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How To Clean iPhone Screen: 5 Helpful Tips

How To Clean iPhone Screen: 5 Helpful Tips

When we think about how often we touch our phones, it really isn’t surprising that they’re considered one of the dirtiest objects we own. This makes it important to regularly disinfect them.

But before you reach for a cleaning spray, let’s go over the best practices for cleaning your iPhone screen (hint: it’s very different from cleaning your leather). 

Read on for Andar’s guide on why your iPhone harbors so much bacteria and why household cleaners should be avoided.

Then, we give out the top tips for cleaning your iPhone based on the model you currently have. 

Why Does My Phone Screen Get So Dirty?

The simple answer to this question is that we’re constantly touching things with germs on them and then reaching for our phones. Indeed, one study found that an average user checks their phone 52 times per day.

If you consider how many times we pick phones without checking them, that number becomes significantly higher. Every time you slide, tap a sleep/wake button, or text your phone feels all of that.

While we wash our hands when we come home, before we eat, and after taking public transportation, we seldom do so before reaching for our phones. So, it’s completely unsurprising that bacteria accumulates on our phones to the tune of 17,000 different bacterial strains on the average cell phone. 

And get ready for the most disgusting part: Scientists found that cell phones carry ten times as much bacteria as toilet seats. Why is this? Well, over 90% of Americans use their phone in the bathroom. When a toilet is flushed, germs are sprayed everywhere, including your phone.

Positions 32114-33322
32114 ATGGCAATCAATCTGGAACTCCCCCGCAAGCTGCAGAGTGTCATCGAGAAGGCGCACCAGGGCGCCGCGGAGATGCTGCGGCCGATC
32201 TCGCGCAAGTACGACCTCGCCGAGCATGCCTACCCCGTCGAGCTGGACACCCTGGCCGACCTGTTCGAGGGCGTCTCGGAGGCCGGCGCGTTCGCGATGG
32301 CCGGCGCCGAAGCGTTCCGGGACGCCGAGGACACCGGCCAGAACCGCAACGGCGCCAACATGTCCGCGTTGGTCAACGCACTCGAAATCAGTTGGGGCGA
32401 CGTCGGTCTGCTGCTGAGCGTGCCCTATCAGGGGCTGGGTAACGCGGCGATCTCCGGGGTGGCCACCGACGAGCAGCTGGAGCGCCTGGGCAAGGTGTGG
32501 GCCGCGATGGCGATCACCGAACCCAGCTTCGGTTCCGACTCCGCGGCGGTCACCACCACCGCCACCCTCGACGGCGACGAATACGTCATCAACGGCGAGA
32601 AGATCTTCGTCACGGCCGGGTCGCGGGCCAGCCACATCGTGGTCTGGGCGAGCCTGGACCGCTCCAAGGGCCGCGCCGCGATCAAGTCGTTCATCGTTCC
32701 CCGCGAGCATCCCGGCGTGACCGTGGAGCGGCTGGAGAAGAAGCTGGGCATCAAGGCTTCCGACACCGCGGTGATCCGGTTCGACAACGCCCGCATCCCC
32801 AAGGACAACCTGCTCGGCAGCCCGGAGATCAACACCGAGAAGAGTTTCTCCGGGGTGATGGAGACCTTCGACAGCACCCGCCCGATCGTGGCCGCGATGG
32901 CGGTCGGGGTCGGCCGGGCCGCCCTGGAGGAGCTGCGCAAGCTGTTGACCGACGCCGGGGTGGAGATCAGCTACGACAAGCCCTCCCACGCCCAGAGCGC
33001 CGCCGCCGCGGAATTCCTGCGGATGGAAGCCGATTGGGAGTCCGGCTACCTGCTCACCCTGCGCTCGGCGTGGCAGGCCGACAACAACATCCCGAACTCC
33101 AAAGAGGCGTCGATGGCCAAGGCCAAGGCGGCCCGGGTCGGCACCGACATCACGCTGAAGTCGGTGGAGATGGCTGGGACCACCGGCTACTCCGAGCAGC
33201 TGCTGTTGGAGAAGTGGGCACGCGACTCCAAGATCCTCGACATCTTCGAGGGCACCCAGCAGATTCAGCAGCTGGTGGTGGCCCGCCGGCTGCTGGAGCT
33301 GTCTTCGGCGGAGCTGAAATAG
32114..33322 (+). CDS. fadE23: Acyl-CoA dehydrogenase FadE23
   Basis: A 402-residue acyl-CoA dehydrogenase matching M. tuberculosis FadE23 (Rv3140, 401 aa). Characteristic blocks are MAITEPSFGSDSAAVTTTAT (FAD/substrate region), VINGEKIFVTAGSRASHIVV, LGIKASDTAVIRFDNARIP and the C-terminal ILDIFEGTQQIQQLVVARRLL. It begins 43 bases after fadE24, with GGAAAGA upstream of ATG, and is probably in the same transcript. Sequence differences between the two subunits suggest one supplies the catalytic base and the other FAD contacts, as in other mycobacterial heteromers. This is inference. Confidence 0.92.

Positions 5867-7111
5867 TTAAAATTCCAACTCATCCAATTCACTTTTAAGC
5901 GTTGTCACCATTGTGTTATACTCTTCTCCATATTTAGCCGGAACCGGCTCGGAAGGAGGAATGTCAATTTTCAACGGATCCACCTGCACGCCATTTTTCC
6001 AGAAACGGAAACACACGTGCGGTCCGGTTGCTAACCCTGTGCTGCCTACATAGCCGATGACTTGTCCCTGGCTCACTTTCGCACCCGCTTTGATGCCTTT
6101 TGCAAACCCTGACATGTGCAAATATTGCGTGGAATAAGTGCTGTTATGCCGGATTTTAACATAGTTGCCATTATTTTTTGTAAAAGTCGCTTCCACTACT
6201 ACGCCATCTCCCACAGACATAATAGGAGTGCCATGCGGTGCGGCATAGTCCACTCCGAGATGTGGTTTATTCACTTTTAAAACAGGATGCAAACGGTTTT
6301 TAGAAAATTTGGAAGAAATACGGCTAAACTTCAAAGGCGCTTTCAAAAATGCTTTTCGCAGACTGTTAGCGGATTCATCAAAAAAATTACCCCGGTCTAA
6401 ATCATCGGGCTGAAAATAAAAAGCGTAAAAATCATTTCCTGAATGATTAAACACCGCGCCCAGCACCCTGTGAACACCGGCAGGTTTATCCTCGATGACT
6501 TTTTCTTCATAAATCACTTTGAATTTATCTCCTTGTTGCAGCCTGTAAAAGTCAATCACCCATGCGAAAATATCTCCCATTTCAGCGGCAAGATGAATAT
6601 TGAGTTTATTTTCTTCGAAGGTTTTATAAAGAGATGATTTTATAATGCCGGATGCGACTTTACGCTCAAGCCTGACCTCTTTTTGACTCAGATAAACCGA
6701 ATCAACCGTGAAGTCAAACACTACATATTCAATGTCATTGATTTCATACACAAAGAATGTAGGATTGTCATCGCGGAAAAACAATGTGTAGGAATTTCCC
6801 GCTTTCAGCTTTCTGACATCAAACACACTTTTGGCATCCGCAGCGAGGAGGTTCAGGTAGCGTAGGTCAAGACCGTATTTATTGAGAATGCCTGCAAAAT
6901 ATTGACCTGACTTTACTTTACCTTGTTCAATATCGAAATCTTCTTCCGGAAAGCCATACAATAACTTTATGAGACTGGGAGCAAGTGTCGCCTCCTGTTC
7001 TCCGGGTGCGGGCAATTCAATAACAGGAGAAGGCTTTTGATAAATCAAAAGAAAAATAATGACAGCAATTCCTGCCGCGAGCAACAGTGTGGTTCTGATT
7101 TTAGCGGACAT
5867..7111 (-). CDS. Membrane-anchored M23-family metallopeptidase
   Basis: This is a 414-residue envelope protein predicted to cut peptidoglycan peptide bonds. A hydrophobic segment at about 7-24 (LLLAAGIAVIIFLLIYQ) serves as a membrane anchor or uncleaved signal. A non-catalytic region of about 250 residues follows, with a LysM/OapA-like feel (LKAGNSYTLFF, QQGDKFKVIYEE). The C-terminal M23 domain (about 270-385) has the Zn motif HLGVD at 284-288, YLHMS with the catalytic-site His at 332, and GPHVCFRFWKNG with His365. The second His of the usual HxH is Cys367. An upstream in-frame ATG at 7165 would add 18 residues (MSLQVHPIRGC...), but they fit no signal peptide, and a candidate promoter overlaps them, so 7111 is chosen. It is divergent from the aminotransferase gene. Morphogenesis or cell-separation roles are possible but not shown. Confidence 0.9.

What’s more, one in six smartphone owners have dropped their phone in the toilet, and the jury is still out on whether they had disinfected it right after. For this reason, it’s really no wonder that fecal bacteria have been discovered on cell phones. 

Of course, there are other (non-bacterial) reasons your phone gets dirty. From the natural oil that’s secreted from your hands to makeup that rubs off to the occasional sugary coffee spill, your phone is literally imprinted with all the messy nuances of your day.Plus, if you keep your phone in your pants, even the ink and dyes in your garment's factors can rub off on your screen.

Is It Really That Important To Clean My Phone Screen?

Now that we have a good overview of the true state of our phones, let’s consider a practical question: Do we really need to worry about the germs on our phones?

Well, out of the thousands of strains of bacteria that can be found on your phone, many are harmless organisms that won’t harm you in any way. Bacteria are all around us; some even live on our skin (the screen protector for people) and inside our bodies.